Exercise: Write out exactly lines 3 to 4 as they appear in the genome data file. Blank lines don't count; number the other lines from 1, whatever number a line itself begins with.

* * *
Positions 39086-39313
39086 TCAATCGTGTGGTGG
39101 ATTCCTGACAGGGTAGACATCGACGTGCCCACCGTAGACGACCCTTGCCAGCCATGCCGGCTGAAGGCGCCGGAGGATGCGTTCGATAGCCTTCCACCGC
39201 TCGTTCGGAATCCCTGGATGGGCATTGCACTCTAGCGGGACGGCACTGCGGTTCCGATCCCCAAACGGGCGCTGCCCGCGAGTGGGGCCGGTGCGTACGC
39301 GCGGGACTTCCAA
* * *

39101 ATTCCTGACAGGGTAGACATCGACGTGCCCACCGTAGACGACCCTTGCCAGCCATGCCGGCTGAAGGCGCCGGAGGATGCGTTCGATAGCCTTCCACCGC
39201 TCGTTCGGAATCCCTGGATGGGCATTGCACTCTAGCGGGACGGCACTGCGGTTCCGATCCCCAAACGGGCGCTGCCCGCGAGTGGGGCCGGTGCGTACGC